So what’s the advice? A caring and knowledgeable salesperson will, again, be asking questions. What kind of riding do you do, for instance, will make all the difference to buying the right gear. As will a fair assessment of body type, in the standing and sitting position. In terms of the body armour, a properly fitting jacket will ensure the armour stays in the right place if you’re unlucky enough to fall off.
As Daryl points out, “Firm fitting [clothing] will not ride up if you are sliding along the road. An oversize jacket will do this and can cause you to tumble more as it gathers. With the exhaustive range of styles available, you should be able to tick all the boxes in terms of protection, style, functionality.”
Buying new motorcycle boots
Not everyone extends to buying boots as part of their bike gear. But you should extend to shoes! Thongs are not suitable footwear at any time, nor are trainers for motocross work, and full-on motocross boots will get on your nerves around town. Essentially, buy the right footwear for the application.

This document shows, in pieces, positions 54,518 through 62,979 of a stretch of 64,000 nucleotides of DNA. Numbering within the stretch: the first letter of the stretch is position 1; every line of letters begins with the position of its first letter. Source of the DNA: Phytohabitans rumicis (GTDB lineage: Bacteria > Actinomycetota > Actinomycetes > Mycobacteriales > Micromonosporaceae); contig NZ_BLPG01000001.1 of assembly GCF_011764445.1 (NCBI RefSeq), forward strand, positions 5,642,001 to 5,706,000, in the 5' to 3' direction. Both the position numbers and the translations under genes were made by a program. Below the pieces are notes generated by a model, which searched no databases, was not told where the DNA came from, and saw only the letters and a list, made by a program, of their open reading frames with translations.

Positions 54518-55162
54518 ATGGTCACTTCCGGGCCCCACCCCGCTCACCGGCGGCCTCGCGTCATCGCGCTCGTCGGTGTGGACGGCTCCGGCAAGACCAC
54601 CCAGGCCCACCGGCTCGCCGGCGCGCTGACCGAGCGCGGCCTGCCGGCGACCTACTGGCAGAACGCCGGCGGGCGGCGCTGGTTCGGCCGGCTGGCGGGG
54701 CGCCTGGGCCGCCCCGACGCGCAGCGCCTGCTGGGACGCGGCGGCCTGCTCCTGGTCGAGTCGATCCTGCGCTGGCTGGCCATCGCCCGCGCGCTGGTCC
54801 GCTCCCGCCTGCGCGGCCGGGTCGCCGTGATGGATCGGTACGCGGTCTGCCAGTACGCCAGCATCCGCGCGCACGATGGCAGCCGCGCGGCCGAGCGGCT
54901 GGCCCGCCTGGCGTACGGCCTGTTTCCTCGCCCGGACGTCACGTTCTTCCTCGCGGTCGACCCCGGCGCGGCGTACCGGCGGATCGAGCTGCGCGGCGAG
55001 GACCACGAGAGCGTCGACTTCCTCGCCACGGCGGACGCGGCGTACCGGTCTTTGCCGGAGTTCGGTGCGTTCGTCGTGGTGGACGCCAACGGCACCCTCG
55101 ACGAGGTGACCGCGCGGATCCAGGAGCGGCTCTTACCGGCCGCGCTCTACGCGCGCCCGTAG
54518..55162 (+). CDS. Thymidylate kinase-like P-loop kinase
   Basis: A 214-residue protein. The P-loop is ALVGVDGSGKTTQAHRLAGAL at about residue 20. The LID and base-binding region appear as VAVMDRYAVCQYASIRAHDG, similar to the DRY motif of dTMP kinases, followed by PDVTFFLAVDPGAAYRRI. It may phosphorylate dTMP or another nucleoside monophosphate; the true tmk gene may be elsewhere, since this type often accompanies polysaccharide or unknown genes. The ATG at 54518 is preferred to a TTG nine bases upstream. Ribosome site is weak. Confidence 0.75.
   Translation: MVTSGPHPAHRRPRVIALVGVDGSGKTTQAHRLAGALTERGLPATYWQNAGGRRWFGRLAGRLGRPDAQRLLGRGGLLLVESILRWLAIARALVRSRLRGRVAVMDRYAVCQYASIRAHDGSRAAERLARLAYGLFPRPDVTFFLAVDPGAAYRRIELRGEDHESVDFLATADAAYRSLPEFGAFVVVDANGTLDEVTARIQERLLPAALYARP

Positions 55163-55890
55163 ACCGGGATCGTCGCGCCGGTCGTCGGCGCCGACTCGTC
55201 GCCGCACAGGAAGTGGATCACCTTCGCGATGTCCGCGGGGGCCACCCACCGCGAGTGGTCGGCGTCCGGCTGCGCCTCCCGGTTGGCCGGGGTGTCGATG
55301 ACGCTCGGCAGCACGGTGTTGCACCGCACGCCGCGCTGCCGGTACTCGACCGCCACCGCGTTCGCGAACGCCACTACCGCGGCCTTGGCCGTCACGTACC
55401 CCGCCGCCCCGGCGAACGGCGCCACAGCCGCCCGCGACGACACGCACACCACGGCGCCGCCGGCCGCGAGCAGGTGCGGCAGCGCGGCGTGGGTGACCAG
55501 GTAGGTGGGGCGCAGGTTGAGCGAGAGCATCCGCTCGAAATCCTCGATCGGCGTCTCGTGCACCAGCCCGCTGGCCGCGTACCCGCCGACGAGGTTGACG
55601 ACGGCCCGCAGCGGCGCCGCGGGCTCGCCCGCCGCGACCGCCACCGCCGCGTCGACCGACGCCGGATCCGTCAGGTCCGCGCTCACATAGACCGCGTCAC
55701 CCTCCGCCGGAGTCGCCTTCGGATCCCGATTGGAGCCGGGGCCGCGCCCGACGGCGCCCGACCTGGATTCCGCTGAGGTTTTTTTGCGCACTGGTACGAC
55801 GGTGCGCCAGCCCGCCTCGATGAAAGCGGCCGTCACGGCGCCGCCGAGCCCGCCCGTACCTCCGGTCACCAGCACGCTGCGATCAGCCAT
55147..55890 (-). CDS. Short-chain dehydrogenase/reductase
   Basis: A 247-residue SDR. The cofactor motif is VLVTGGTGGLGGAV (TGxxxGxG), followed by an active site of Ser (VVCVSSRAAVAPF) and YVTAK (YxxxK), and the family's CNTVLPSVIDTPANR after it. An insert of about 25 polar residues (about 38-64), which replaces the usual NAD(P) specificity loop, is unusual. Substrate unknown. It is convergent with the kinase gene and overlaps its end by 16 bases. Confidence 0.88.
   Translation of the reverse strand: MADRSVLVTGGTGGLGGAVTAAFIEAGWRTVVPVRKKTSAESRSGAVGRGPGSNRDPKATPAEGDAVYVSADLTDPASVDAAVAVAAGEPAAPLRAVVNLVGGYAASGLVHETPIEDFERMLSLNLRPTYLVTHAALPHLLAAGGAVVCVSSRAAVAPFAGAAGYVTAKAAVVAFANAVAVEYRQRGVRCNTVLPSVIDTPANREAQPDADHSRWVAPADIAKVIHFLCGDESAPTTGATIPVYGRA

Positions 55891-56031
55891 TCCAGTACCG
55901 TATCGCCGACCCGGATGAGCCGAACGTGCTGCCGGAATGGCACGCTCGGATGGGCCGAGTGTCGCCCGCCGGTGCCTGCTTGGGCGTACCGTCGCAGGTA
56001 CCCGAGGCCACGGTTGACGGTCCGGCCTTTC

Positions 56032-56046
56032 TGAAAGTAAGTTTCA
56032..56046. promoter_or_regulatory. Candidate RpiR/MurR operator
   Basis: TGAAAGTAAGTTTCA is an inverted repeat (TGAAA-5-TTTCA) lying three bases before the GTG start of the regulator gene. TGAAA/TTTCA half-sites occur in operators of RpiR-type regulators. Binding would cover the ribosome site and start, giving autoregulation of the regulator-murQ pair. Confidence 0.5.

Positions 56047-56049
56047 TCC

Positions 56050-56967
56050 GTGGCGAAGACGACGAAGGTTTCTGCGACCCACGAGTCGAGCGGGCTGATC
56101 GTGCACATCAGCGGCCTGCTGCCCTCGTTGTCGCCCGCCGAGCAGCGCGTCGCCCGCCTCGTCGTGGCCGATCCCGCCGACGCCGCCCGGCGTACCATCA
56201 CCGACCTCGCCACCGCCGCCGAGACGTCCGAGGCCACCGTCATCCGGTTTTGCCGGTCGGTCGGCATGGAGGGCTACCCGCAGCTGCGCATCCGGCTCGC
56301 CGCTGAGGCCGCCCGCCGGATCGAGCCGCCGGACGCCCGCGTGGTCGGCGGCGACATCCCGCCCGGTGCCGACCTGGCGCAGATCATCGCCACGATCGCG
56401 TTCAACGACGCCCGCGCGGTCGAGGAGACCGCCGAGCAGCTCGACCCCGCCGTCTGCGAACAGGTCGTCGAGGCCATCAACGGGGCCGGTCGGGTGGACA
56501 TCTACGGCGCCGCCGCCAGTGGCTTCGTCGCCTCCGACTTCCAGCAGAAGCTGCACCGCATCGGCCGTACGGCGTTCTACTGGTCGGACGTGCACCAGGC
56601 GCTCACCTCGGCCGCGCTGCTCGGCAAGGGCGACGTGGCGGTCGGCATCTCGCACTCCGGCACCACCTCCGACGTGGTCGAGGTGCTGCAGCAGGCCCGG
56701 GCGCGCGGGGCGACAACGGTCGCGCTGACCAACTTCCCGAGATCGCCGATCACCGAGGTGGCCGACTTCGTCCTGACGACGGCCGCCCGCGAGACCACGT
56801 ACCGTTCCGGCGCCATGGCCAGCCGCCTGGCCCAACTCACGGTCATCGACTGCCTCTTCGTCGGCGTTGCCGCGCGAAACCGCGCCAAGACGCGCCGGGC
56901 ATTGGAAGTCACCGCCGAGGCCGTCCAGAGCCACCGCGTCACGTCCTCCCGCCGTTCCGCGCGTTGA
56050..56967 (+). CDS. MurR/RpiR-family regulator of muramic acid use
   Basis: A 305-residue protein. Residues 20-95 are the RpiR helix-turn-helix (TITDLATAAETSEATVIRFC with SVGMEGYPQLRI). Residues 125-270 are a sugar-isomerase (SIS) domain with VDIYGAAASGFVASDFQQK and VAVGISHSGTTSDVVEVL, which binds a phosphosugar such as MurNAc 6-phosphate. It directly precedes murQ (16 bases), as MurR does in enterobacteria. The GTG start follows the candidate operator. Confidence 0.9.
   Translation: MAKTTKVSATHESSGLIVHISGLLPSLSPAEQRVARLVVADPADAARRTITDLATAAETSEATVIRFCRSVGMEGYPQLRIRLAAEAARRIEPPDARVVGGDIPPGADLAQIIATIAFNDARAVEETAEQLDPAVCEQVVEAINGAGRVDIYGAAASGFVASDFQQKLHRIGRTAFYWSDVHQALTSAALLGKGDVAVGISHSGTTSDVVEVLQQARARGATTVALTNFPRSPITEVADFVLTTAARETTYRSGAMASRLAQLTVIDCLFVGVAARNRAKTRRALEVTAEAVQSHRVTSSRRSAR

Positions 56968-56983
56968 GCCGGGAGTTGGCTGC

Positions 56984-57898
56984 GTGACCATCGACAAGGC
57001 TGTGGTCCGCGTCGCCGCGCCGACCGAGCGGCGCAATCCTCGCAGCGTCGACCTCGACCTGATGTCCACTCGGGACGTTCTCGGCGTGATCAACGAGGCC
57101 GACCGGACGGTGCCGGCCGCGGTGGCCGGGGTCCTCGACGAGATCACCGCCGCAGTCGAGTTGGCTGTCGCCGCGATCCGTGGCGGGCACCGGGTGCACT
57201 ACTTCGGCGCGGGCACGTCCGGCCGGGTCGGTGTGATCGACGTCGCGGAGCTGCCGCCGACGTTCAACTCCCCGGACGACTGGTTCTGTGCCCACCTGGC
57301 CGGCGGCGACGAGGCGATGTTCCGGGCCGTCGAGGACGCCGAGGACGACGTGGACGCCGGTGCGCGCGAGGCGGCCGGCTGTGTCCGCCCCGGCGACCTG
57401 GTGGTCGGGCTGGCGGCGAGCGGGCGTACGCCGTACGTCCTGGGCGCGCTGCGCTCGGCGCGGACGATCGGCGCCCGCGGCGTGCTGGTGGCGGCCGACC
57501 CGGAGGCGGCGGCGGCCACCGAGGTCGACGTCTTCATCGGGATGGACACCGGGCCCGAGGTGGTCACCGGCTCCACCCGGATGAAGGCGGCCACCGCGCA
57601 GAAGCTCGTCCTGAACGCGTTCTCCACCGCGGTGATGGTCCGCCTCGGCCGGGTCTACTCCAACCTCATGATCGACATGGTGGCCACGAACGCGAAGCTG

What do people get wrong? Simply, wrong boots for the application.
So, what’s the advice? Make sure you buy the right type of boot for you and the type of riding you’re doing. Style and functionality can work, and they will tick the comfort box as well.
Buying motorcycle jeans and leathers
What do people get wrong? Most of what I see is being done right in this regard. Jeans wise. Leathers are a personal, more specialised item and those buying them are usually doing so with some experience.
So, what’s the advice? Work with your local store to get the right fit.
Buying motorcycle waterproofs
There are few things more uncomfortable than a long ride in the rain on a motorcycle with rubbish waterproofs. Normally, it starts with a groin issue, possibly a soggy neck, and you’ll get cold.
So what do people get wrong? “Strangely,” says Daryl, “most people actually get this right – except for how to wear them.” Eh? How’s that work? “Again, too big or more importantly, they buy a one-piece oversuit when a two-piece outfit would work better for them. And these days most jackets are waterproof so you can normally get away with just waterproof trousers.”